WASHINGTON – Two pivotal Senate Republicans – Susan Collins of Maine and Mitt Romney of Utah – announced Thursday they would vote to subpoena witnesses in the impeachment trial of President Donald Trump, but it remained unclear whether there were enough votes for additional testimony.
Collins and Romney were expected to be swing votes – along with GOP Sens. Lamar Alexander of Tennessee and Lisa Murkowski of Alaska – to join Democrats in voting to subpoena witnesses such as former national security adviser John Bolton. But Alexander said he would oppose witnesses.
“I worked with other senators to make sure that we have the right to ask for more documents and witnesses, but there is no need for more evidence to prove something that has already been proven and that does not meet the United States Constitution’s high bar for an impeachable offense,” Alexander said.
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The announcements turned all eyes on Murkowski, who told reporters she is still weighing her options.
“I am going to go reflect on what I have heard, re-read my notes and decide whether I need to hear more,” she said.
Because a majority of the Senate sets policy in the trial, the 47 Senate Democrats need at least four of the 53 Republicans to support subpoenas to summon witnesses or documents, as House managers have urged.
The Senate is expected to vote Friday on subpoenas. A motion to subpoena a witness would fail on a 50-50 tie. It’s not clear whether Supreme Court Chief Justice John Roberts, who is presiding, would break the tie.
Alexander, Collins, Murkowski and Romney were among a handful of Republican senators who kept open the possibility of calling witnesses as House Democrats, who prosecuted the case, and Trump’s defense team each presented three days of opening arguments. Senators posed written questions for both sides during eight-sessions Wednesday and Thursday.
Bolton’s offer became more urgent after the New York Times reported that his pending book described Trump telling his aide that he suspended $391 million in military assistance to Ukraine under the condition of investigations of former Vice President Joe Biden and his son, Hunter.
But Trump has denied telling Bolton that the Ukraine aid was tied to investigations. He also suggested he might fight to block Bolton’s testimony under executive privilege, to protect the confidentiality of advice from top aides.
Collins said she would support witnesses and said that if they are approved, House managers and Trump’s defense team should agree on a limited number for each side. The Senate could then vote on the precise number, she said.
“I believe hearing from certain witnesses would give each side the opportunity to more fully and fairly make their case, resolve any ambiguities, and provide additional clarity,” Collins said. “Therefore, I will vote in support of the motion to allow witnesses and documents to be subpoenaed.”
Murkowski offered a hint about her thinking when she asked Trump’s defense team Thursday why the Senate shouldn’t call Bolton.
“This dispute about material facts weighs in favor of calling additional witnesses with direct knowledge,” Murkowski said in the written question, read by Supreme Court Chief Justice John Roberts.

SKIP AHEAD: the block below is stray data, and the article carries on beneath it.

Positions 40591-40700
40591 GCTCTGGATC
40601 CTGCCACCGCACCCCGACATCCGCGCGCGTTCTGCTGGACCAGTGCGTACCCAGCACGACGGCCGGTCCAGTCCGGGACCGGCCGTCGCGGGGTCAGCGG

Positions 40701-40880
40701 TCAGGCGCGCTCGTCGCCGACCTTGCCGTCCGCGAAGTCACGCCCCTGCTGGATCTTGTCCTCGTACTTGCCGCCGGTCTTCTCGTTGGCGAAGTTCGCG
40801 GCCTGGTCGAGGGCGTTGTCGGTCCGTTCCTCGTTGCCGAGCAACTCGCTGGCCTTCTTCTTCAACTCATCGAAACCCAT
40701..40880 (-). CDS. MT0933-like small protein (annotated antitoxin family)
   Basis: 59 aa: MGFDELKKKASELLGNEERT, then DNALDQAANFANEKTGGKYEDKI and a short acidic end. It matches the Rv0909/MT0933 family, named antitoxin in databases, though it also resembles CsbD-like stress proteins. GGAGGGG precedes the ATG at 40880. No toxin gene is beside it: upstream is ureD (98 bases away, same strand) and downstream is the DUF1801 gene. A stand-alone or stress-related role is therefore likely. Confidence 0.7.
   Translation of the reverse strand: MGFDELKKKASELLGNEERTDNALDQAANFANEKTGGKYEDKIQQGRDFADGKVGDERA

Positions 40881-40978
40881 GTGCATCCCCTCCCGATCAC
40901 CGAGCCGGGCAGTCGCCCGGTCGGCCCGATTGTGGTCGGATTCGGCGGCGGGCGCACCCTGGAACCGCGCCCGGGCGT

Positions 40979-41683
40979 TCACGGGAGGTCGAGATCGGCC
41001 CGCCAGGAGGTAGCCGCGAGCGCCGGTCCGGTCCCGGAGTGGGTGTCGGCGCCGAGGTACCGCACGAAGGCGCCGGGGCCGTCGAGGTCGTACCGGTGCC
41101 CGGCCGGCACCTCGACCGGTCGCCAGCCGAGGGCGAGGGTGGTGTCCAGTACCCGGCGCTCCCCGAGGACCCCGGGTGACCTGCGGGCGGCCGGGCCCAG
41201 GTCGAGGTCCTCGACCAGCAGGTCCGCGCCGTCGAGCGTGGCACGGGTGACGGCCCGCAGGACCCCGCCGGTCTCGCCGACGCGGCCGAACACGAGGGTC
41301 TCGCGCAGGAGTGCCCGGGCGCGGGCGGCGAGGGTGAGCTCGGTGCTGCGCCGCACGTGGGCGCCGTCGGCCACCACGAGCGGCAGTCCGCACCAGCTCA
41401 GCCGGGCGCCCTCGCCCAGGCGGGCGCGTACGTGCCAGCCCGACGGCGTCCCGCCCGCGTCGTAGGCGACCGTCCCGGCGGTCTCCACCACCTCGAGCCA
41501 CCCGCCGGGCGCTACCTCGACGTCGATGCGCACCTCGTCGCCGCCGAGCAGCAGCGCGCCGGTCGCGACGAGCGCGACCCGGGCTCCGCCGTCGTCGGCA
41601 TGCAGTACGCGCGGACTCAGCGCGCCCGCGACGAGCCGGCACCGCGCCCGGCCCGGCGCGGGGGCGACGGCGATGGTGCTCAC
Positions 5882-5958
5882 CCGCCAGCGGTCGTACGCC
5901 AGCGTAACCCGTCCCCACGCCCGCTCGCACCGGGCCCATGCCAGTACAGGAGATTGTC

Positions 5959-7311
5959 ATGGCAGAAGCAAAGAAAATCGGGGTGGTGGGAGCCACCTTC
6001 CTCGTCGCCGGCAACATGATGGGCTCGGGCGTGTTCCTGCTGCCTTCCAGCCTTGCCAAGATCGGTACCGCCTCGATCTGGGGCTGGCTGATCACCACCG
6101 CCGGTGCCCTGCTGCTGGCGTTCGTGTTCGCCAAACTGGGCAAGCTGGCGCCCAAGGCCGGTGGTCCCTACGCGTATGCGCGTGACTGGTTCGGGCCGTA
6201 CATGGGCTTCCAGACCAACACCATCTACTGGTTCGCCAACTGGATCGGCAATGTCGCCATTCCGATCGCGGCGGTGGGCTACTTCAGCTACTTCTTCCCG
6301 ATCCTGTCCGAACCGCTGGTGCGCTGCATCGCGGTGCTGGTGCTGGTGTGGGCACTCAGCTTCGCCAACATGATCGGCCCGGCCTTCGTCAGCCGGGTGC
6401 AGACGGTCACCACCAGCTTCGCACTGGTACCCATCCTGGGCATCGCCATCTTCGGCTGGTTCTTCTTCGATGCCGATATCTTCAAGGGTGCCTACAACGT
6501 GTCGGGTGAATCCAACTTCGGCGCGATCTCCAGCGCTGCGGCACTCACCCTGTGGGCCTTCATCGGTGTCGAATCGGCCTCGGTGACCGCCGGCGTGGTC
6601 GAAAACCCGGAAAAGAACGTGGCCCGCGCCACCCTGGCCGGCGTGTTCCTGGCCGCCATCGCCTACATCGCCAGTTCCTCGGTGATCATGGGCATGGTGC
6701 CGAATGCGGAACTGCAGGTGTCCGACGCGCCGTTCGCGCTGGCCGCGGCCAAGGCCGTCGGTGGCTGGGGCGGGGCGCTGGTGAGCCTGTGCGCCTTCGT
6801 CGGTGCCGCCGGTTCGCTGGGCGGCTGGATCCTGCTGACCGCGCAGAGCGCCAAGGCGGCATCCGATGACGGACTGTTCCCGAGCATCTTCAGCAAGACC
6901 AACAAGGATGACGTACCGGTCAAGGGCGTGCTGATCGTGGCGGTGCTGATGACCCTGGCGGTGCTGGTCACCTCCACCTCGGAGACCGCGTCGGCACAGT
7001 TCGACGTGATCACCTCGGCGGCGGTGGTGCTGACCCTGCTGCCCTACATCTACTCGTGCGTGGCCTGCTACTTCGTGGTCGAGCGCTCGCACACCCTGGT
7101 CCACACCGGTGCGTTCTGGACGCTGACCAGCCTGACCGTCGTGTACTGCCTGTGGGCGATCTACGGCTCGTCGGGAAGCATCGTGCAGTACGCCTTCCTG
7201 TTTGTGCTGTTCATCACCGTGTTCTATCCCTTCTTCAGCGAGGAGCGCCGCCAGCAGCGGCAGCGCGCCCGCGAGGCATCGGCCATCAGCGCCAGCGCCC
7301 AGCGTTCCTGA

Patrick Philbin, a deputy White House counsel, warned that agreeing to call additional witnesses would establish new standards for impeachment, if the House can send “half-baked” cases and leave the Senate to complete the investigation. Philbin also said Bolton hadn’t confirmed the newspaper report.
“It will do grave damage to this body as an institution to say that the proceedings in the House don’t have to really be complete,” Philbin said. “That’s not the way the way that his chamber should allow impeachments to be presented to it.”
The clash over witnesses has been contentious throughout the trial. As the trial opened, the Senate rejected Democratic proposals for witnesses in a series of party-line votes, but held out the prospect for more votes after arguments and questions were done.
House managers led by Intelligence Chairman Adam Schiff, D-Calif., said the trial wouldn’t be fair without compelling witnesses who refused to testify during the impeachment inquiry, including Bolton and acting White House chief of staff Mick Mulvaney.
Schiff argued that the House couldn’t wait for courts to enforce subpoenas because an appeals decision is still pending for former White House counsel Don McGahn, while Trump represents a threat to the 2020 election.
“He will not be acquitted,” House Speaker Nancy Pelosi, D-Calif., told reporters Thursday about Trump. “You cannot be acquitted if you don’t have a trial. And you don’t have a trial if you don’t have witnesses and documentation.”
But Trump’s defense team said the House should have summoned witnesses and fought in court to enforce subpoenas. Jay Sekulow, another defense lawyer, argued that no witnesses were needed because the House managers said they already had overwhelming evidence to prove their case.
But Sekulow said Trump’s team would want to call its own witnesses if any were allowed. Sekulow said he would like to call Joe Biden, Hunter Biden and the whistleblower, whose complaint about Trump’s dealings with Ukraine sparked the impeachment inquiry.
Trump’s lawyers said the trial could last months longer if senators open the door to witnesses. But Schiff suggested that witnesses could be deposed within a week and that Supreme Court Chief Justice John Roberts, who is presiding over the trial, could quickly resolve disputes over which witnesses are relevant and which deserve executive privilege.
Contributing: Nicholas Wu, Savannah Behrmann